Q&A: What’s my favorite off-roading recovery gear?

Q&A: What’s my favorite off-roading recovery gear?

So, a question I get a lot is “What’s your favorite recovery gear?”

First, and most importantly, doing vehicle recovery takes a knowledge of what you’re doing, and always being aware of your surroundings. So, learn first, then do only if you have to, and never be ashamed to ask for professional help for a difficult or dangerous recovery – asking for help may save a life.

When you’re trying to recover a vehicle, you should always use the method which has the least risk of injury, loss of life or damage to the vehicle. The order I choose in my head starts at the least risky method for the situation:

  • Shovel
  • Recovery Boards
  • Tow
  • Winch
  • Snatch

With lighter cars and my Ascent, I may jump past winch to snatch (recoil/kinetic rope) in various situations, but, I also inspect my ropes for any signs of damage, before each trip, and clean & dry them after each trip.


Your first attempt at recovery should always be your safest. I like starting with a shovel as it’s usually the safest way to try to get un-stuck. You can use a shovel to fill in a hole, or to dig yourself out, depending on the situation.

Good shovels can be cheap, like this one. I used this shovel for many years, then gave it to my brother for his adventures.

SE Emergency Tri-Fold Survival Shovel – 8791FSP

My current shovel is a pretty amazing thing, but that comes with a cost. It’s a legitimate 16 in 1 multifunction tool, that comes with a great carrying pouch that will belt mount. It’s got a built in heavy duty knife (serrated and smooth blade), an ice pick, screwdriver, and fire starter, and it converts/locks into a backhoe mode, ass well as can be used as a hammer. It comes with numerous extensions to change length to suit the recovery needs (and more can be bought separately).

Tyger Auto Shovel TG-SV8U3217 Military Heavyduty Folding Compact Tool with 16-in-1 Multifunction for Off-Roading, Camping, Outdoor, Survivalist and Emergency

Either way, you can’t go wrong with either shovel

Recovery Boards

If the shovel doesn’t cut it, you’d be surprised at how useful a pair of recovery boards can be. The pair I use has a leash on it for sand recoveries, for the event it gets buried (you can usually see the leash sticking out and pull it out of the sand). Most also double as a makeshift shovel. They come in a variety of colors. I got orange to keep with my rooftop theme of blue & black cases, orange tent and recovery boards.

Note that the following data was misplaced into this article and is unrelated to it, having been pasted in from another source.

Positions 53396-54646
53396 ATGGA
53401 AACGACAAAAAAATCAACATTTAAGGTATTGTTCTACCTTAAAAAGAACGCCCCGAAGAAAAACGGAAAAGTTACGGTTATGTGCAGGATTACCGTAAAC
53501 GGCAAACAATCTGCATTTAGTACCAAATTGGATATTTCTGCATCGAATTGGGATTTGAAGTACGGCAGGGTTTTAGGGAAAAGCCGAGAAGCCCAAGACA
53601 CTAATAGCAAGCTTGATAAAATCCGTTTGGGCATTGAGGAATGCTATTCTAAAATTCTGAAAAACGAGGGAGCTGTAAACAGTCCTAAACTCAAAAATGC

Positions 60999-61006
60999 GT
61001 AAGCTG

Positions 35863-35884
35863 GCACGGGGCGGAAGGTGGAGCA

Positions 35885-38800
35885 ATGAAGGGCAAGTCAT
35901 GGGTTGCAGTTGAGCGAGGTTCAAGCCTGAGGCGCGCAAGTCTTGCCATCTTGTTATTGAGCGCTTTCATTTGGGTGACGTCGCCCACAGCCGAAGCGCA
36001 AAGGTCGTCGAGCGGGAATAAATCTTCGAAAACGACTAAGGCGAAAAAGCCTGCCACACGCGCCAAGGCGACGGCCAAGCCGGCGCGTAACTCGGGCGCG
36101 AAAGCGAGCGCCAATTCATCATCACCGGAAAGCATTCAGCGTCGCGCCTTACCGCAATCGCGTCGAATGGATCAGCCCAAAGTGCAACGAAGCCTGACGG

BUNKER INDUST Offroad Traction Boards with Jack Base,Pair Multifunctional Recovery Tracks Tire Traction Mat Snow Mud Sand Ramp-Orange 4X4 ATV UTV Car Traction Pads with Carry Bag

Tow Strap (NON-Kinetic)

I am very fond of the Motormic tow strap, shackes and hitch receiver mount. Also, it came with the absolute best locking shackle pin I’ve bought to date (I literally own 8 of them). This is a great strap for a flat tow. Unlike a kinetic rope, there’s no danger in getting a really high rated one like this one.

motormic Tow Strap Recovery Kit – 3″ x 30ft (30,000 lbs.) Rope + 2″ Shackle Hitch Receiver + 5/8″ Locking Pin + 3/4″ D Ring Shackles with Safety Ring + Heavy Duty Bag – Off Road Pick Up Towing


As far as winches go, I bought a 9,500 pound winch, because, well, the Ascent is HEAVY. Get something properly sized for your Subie. I strongly suggest against using this on anything smaller than the Ascent. And, I have very low gauge wire, along with a ridiculously powerful (for a Subie) Northstar Commercial battery in my Ascent to power it. But, this is what I use to mount my winch, along with a 300amp waterproof circuit breaker switch, Anderson quick connects on both ends of the line, and a hitch mounted platform.

I cheated and used a set of 1 gauge Engergizer jumper cables for the run from battery to hitch mount.

Kinetic Rope

DON’T over-rate these. No less than 2.5x max vehicle weight, no more than 3 times max vehicle weight. Mine came in a much nicer bag.
Toss if they become frayed, cut, nicked, etc.

For the Ascent, I use the 7/8″ Yankum Python series.

Shackes – Hard Shackle

Always be careful when you use a hard shackle. These are rated at 41,850 pound breaking strength. So, if you want a hard shackle, they’re a good choice.

Rhino USA D Ring Shackles 41,850lb Break Strength – 3/4” Shackle with 7/8 Pin for use with Tow Strap, Winch, Off-Road Jeep Truck Vehicle Recovery, Best Offroad Towing Accessories (Gloss Black 2-Pack.)

Shackles – Soft Shackle

It’s always a good idea to make the car connection with a soft shackle. Good ones have a crazy high breaking strength (for instance, mine is rated at 52,300 pounds), and they wrap around difficult pulling points.

Bubba Rope Gator-Jaw PRO Synthetic Shackle, 7/16” – Heavy-Duty Vehicle Tow Shackle: 52,300 lbs. Capacity – Red

Anyway, that’s the recovery gear I carry with me on my adventures. Of course, there’s a lot more I carry, like water, emergency blankets, electronic LED “flares”, safety vests, first aid kits, trauma kit and more.

Oh, and here’s me using my Motormic tow rope for a simple extraction where we couldn’t dig far enough under the stuck VW. Not all AWD systems are created equal, and all seasons are not the right choice for this type of off-roading in the soft sugar-sand, so, it got stuck. The Ascent literally barely noticed it was there.

#SubaruAmbassador #RecoveryGear

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